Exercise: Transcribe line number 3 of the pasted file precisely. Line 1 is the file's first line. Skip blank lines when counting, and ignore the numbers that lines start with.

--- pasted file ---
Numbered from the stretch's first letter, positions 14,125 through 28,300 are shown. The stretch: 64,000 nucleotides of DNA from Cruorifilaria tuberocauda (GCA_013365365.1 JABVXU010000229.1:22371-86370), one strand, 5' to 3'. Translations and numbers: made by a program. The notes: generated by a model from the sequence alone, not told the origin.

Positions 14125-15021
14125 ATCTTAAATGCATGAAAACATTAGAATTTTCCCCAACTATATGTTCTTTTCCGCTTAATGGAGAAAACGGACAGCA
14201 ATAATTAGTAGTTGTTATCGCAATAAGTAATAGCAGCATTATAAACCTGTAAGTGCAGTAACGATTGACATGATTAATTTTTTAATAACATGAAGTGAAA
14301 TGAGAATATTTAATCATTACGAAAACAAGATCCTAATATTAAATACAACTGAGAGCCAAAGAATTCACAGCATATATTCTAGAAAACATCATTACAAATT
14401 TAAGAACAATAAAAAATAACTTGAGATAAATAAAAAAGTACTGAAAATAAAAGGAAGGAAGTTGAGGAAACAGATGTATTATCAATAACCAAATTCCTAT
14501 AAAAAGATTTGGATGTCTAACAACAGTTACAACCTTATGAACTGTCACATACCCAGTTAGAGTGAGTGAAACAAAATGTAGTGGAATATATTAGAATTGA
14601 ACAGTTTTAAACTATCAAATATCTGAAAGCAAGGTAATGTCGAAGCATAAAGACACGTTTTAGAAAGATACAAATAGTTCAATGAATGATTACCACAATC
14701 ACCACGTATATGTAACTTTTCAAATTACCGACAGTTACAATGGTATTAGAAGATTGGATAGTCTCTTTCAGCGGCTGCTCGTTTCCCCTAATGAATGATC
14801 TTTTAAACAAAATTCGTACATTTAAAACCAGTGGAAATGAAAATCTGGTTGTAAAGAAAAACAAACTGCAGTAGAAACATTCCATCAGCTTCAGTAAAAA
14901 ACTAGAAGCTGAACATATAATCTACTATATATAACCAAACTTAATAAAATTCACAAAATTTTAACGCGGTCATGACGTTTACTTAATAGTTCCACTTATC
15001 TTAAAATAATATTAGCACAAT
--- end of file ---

14125 ATCTTAAATGCATGAAAACATTAGAATTTTCCCCAACTATATGTTCTTTTCCGCTTAATGGAGAAAACGGACAGCA